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Monday, February 12th, 2018
Table of Contents

1 Introduction
5 PMID
 [F] Diseases Research  / PubMed Research Articles  /
Increased Waitlist Mortality and Lower Rate for Liver Transplantation in Hispanic Patients with Primary Biliary Cholangitis.

PubMed

 

Resource

Clinical gastroenterology and hepatology : the official clinical practice journal of the American Gastroenterological Association Feb ; ()

Authors

Cholankeril G1; Gonzalez HC2; Satapathy S3; Gonzalez SA4; Hu M5; Khan MA6; Yoo ER7; Li AA8; Kim D9; Nair S10; Wong RJ11; Kwo PY12; Harrison SA13; Younossi ZM14; Lindor KD15; Ahmed A16;

Author Information
  • 1Division of Gastroenterology and Hepatology, Stanford University School of Medicine, Palo Alto, CA, United States.
  • 2Department of Transplant Surgery, Methodist University Hospital, University of Tennessee Health Science Center, Memphis TN, United States.
  • 3Department of Transplant Surgery, Methodist University Hospital, University of Tennessee Health Science Center, Memphis TN, United States.
  • 4Baylor Simmons Transplant Institute, Fort Worth, TX, United States.
  • 5Department of Biostatistics, Brown University School of Public Health, Providence, RI, United States.
  • 6Department of Transplant Surgery, Methodist University Hospital, University of Tennessee Health Science Center, Memphis TN, United States.
  • 7Division of Gastroenterology and Hepatology, Stanford University School of Medicine, Palo Alto, CA, United States.
  • 8Division of Gastroenterology and Hepatology, Stanford University School of Medicine, Palo Alto, CA, United States.
  • 9Division of Gastroenterology and Hepatology, Stanford University School of Medicine, Palo Alto, CA, United States.
  • 10Department of Transplant Surgery, Methodist University Hospital, University of Tennessee Health Science Center, Memphis TN, United States.
  • 11Division of Gastroenterology and Hepatology, Alameda Health System, Highland Hospital, Oakland, CA, United States.
  • 12Division of Gastroenterology and Hepatology, Stanford University School of Medicine, Palo Alto, CA, United States.
  • 13Radcliffe Department of Medicine, University of Oxford, United Kingdom.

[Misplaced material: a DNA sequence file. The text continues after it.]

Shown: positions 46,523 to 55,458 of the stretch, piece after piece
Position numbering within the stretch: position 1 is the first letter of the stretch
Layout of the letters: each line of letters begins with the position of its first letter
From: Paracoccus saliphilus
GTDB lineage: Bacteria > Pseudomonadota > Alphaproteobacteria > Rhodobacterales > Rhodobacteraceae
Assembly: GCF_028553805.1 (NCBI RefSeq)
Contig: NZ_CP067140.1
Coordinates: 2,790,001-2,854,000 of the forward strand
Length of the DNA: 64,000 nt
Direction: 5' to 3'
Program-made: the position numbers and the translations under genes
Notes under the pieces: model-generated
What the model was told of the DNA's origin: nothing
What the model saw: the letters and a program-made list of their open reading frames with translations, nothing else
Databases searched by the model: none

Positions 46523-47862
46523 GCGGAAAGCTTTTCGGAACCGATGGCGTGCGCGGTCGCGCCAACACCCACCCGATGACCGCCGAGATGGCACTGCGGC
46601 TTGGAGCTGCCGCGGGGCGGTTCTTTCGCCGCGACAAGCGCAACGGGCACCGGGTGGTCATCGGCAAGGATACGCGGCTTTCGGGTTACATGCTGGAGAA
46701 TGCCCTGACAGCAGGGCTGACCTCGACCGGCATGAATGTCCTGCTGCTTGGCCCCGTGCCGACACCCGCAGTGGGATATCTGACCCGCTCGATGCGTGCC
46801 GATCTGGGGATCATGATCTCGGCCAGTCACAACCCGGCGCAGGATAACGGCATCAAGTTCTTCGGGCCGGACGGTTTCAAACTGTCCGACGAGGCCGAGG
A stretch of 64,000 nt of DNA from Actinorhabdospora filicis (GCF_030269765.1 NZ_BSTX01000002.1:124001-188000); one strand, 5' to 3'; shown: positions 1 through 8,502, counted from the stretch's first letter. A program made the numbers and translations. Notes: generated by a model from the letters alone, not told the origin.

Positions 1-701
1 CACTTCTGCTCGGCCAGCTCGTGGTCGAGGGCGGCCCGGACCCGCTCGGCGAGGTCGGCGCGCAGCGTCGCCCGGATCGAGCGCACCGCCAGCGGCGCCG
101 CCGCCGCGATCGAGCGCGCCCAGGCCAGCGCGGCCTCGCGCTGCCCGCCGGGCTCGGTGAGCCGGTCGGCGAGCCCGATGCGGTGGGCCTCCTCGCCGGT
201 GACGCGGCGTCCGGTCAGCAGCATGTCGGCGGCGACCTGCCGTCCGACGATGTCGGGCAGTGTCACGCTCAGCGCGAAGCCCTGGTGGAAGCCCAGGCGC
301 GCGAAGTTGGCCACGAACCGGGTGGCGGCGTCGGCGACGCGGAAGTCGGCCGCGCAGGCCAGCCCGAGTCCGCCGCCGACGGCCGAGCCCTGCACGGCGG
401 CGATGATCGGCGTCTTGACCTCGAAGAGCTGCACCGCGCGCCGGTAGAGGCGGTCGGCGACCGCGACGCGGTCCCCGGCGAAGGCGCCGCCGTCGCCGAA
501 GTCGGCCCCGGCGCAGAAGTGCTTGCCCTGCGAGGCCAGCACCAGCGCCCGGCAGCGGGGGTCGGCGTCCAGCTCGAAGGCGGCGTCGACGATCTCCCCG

• 14Department of Medicine, Center for Liver Diseases, Inova Fairfax Hospital, Falls Church, VA, United States.
  • 15Division of Gastroenterology and Hepatology, Mayo Clinic College of Medicine and Arizona State University, AZ, United States.
  • 16Division of Gastroenterology and Hepatology, Stanford University School of Medicine, Palo Alto, CA, United States. Electronic address: aijazahmed@stanford.edu.

Abstract

BACKGROUND & AIMS: Data on the differences in ethnicity and race among patients with primary biliary cholangitis (PBC) awaiting liver transplantation (LT) are limited. We evaluated liver transplant waitlist trends and outcomes based on ethnicity and race in patients with PBC in the United States.

METHODS: Using the United Network for Organ Sharing (UNOS) registry, we collected data on patients with PBC on the liver transplant waitlist, and performed analysis with a focus on ethnicity and race-based variations clinical manifestations, waitlist mortality and LT rates from 2000 to 2014. Outcomes were adjusted for demographics, complications of portal hypertension, and Model for End-stage Liver Disease score at time of waitlist registration.

RESULTS: Although the number of Caucasian PBC waitlist registrants and additions decreased from 2000 to 2014, there were no significant changes in the number of Hispanic PBC waitlist registrants and additions each year. The proportion of Hispanic patients with PBC on the liver transplant waitlist increased from 10.7% in 2000 to 19.3% in 2014. Hispanics had the highest percentage of waitlist deaths (20.8%) of any ethnicity or race evaluated. After adjusting for demographic and clinical characteristics, Hispanic patients with PBC had the lowest overall rate for undergoing LT (adjusted hazard ratio, 0.71; 95% CI, 0. 60-0.83; P<.001) and a significantly higher risk of death while on the waitlist, compared to Caucasians (adjusted hazard ratio, 1.41; 95% CI, 1.15-1.74; P<.001). Furthermore, Hispanic patients with PBC had the highest proportion of waitlist removals due to clinical deterioration.

CONCLUSION: In an analysis of data from UNOS registry focusing on outcomes, we observed differences in rates of LT and liver transplant waitlist mortality of Hispanic patients compared with Caucasian patients with PBC. Further studies are needed to improve our understanding of ethnicity and race-based differences in progression of PBC.

Copyright © 2017 AGA Institute. Published by Elsevier Inc. All rights reserved.

PMID

29427734

Others

Publication Type: Journal Article


This article is licensed under the the National Library of Medicine License. It uses material from the PubMed National Library of Medicine Data.


Last Modified:   2016-03-27


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